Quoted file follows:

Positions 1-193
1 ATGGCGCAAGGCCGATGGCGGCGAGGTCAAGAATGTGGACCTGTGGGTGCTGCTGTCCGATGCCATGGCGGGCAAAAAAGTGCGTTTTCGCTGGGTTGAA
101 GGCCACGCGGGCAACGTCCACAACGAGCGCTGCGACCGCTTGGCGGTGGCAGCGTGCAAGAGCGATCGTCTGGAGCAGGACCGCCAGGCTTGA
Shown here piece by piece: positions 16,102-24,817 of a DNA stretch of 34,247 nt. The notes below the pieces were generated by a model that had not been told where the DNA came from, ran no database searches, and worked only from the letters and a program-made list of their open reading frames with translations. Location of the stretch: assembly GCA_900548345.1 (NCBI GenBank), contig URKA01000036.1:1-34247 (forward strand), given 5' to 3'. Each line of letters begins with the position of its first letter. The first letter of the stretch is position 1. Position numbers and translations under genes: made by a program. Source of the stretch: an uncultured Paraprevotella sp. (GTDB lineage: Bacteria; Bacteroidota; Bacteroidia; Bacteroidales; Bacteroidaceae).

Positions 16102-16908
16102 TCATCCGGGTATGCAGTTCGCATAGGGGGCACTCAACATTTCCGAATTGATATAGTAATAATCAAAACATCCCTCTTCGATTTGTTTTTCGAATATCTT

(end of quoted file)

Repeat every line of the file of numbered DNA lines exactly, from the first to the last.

Positions 1-193
1 ATGGCGCAAGGCCGATGGCGGCGAGGTCAAGAATGTGGACCTGTGGGTGCTGCTGTCCGATGCCATGGCGGGCAAAAAAGTGCGTTTTCGCTGGGTTGAA
101 GGCCACGCGGGCAACGTCCACAACGAGCGCTGCGACCGCTTGGCGGTGGCAGCGTGCAAGAGCGATCGTCTGGAGCAGGACCGCCAGGCTTGA
Shown here piece by piece: positions 16,102-24,817 of a DNA stretch of 34,247 nt. The notes below the pieces were generated by a model that had not been told where the DNA came from, ran no database searches, and worked only from the letters and a program-made list of their open reading frames with translations. Location of the stretch: assembly GCA_900548345.1 (NCBI GenBank), contig URKA01000036.1:1-34247 (forward strand), given 5' to 3'. Each line of letters begins with the position of its first letter. The first letter of the stretch is position 1. Position numbers and translations under genes: made by a program. Source of the stretch: an uncultured Paraprevotella sp. (GTDB lineage: Bacteria; Bacteroidota; Bacteroidia; Bacteroidales; Bacteroidaceae).

Positions 16102-16908
16102 TCATCCGGGTATGCAGTTCGCATAGGGGGCACTCAACATTTCCGAATTGATATAGTAATAATCAAAACATCCCTCTTCGATTTGTTTTTCGAATATCTT